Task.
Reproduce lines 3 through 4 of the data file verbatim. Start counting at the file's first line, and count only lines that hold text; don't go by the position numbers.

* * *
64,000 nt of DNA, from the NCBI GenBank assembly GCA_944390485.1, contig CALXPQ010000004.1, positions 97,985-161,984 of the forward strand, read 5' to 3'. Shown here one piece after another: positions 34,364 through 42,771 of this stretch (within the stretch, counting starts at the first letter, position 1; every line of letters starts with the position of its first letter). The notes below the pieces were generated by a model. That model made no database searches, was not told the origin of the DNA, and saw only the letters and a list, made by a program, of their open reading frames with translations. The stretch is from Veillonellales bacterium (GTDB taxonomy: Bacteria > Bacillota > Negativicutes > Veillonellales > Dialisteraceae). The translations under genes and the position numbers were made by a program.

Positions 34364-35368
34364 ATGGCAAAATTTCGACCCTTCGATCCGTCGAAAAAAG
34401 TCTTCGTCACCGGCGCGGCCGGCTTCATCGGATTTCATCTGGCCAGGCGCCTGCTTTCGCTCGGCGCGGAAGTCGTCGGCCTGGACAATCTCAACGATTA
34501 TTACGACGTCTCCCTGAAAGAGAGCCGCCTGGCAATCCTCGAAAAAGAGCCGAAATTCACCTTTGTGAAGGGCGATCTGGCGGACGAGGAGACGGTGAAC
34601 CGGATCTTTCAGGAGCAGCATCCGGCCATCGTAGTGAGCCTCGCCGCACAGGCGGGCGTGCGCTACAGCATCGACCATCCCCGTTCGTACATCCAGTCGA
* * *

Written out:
34364 ATGGCAAAATTTCGACCCTTCGATCCGTCGAAAAAAG
34401 TCTTCGTCACCGGCGCGGCCGGCTTCATCGGATTTCATCTGGCCAGGCGCCTGCTTTCGCTCGGCGCGGAAGTCGTCGGCCTGGACAATCTCAACGATTA